Solar array that feeds into the airport's microgrid. Photo courtesy of PIT.

This week, Pittsburgh International Airport (PIT) became the first airport in the world to be completely powered independently by a microgrid, using natural gas and solar power created on PIT property.

The airport was selected by Fast Company as one of 2020’s Most Innovative Companies, before the microgrid had even gone live — citing other groundbreaking work, such as Presley’s Place for travelers with autism and other sensory issues.

The microgrid is something the airport had been studying for several years, but the December 2017 power outage at Hartsfield-Jackson International Airport in Atlanta — among the world’s busiest — put the problem of maintaining consistent power in stark relief.

“It caused a whole lot of problems across the East Coast,” says Tom Woodrow, vice president of engineering for PIT. “Nobody can ever quantify the actual financial impact of that outage.”

So they got to work.

There were 16 initial applicants vying to build the microgrid. In 2019, the project was awarded to Peoples Natural Gas — for a 20-year contract to build, maintain and operate the microgrid at no cost to the airport.

Ribbon-cutting event for the new microgrid. Photo courtesy of PIT.

Not only does the microgrid make the airport immune to problems with the greater power grid, it will also create a savings on electricity for the airport and its tenants, such as the Hyatt Hotel and Sunoco.

“I’m extremely proud that the airport is utilizing nearly 10,000 solar panels as a source of sustainable energy,” says Allegheny County Executive Rich Fitzgerald. “It, along with the other mix of energy generated at the airport, continues to position this facility as an industry leader.”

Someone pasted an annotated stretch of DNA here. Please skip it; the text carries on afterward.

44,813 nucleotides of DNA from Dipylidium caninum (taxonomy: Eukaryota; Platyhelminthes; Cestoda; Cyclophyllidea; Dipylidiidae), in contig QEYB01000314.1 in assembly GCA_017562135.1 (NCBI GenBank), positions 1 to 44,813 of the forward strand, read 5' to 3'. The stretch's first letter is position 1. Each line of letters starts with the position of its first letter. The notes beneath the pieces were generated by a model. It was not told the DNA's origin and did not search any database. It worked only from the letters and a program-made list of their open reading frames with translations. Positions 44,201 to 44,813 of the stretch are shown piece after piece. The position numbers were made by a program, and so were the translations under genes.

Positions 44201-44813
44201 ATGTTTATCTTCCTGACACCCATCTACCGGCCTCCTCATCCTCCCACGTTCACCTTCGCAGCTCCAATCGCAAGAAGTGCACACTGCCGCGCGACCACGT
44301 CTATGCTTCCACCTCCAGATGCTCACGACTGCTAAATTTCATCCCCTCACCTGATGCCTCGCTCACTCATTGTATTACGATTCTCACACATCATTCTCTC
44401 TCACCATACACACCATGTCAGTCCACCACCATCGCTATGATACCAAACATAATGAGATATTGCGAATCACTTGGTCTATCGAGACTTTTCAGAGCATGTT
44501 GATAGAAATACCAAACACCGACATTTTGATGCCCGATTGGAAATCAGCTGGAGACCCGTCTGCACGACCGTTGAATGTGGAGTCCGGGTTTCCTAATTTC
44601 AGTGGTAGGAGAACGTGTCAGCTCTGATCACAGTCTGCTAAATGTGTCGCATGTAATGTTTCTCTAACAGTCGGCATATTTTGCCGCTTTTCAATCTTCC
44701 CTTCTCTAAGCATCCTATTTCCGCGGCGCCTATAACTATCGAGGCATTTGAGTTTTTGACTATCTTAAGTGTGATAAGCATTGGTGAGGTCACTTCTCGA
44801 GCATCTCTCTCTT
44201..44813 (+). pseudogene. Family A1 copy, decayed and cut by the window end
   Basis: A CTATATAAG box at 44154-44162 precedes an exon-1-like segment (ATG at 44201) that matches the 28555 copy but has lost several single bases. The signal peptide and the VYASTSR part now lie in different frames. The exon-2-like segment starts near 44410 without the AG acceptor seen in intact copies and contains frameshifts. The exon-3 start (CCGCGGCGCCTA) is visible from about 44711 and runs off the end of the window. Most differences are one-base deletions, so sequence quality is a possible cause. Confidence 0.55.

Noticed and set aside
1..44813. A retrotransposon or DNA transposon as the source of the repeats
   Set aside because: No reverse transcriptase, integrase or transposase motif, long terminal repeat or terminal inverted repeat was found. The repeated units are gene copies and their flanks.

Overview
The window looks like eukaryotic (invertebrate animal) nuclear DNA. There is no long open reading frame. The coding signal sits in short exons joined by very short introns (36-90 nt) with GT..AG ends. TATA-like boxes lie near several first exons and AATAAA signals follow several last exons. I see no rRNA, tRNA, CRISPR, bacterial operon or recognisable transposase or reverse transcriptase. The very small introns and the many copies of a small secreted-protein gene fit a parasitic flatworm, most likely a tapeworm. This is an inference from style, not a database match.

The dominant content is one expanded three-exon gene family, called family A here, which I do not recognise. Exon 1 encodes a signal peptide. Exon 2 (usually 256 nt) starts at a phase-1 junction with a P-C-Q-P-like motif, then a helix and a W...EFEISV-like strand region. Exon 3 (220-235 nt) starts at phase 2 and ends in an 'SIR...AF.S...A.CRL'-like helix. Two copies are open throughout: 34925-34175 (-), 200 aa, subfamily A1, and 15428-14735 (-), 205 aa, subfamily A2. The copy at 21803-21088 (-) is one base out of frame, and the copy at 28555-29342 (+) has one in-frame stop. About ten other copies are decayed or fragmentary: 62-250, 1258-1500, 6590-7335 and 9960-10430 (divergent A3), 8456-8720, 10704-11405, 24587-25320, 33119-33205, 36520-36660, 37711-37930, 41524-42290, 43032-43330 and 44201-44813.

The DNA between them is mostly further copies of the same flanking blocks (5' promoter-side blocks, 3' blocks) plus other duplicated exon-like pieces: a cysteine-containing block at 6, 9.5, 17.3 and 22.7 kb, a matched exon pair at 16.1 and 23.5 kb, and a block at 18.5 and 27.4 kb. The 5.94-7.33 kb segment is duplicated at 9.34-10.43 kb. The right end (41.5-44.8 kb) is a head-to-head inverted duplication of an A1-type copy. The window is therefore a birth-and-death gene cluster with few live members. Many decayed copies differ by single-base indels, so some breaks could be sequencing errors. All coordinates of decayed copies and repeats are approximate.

Natural gas wells drilled on airport ground — and five natural gas-fueled generators — along with the solar panels, will give PIT more than enough power needed, even as the giant multibillion-dollar terminal modernization project proceeds. Peak demand is currently 14 megawatts; the microgrid delivers 20 megawatts of electricity.

‘We have 100% right of first refusal on any electricity that we would ever need,” says Woodrow. “In the event that you have any growth within the campus — which we are expecting with a new terminal in the next three, four years — we have some breathing room, in terms of capacity.”

People’s Gas is permitted to generate excess electricity, notes Woodrow, and “send it to the grid and get paid for that at wholesale rates.”

Other airports are working on microgrids and related technologies, especially solar power. They are mostly smaller regional airports in the West. This is the only one that can meet 100% of its own electrical demand.

“We can, we can do that, and then some,” says Woodrow. “And we can disconnect from the grid completely. “We certainly believe that gives us some competitive advantage.”

Michael Machosky is a writer and journalist with 18 years of experience writing about everything from development news, food and film to art, travel, books and music. He lives in Greenfield with his wife, Shaunna, and 10-year old son.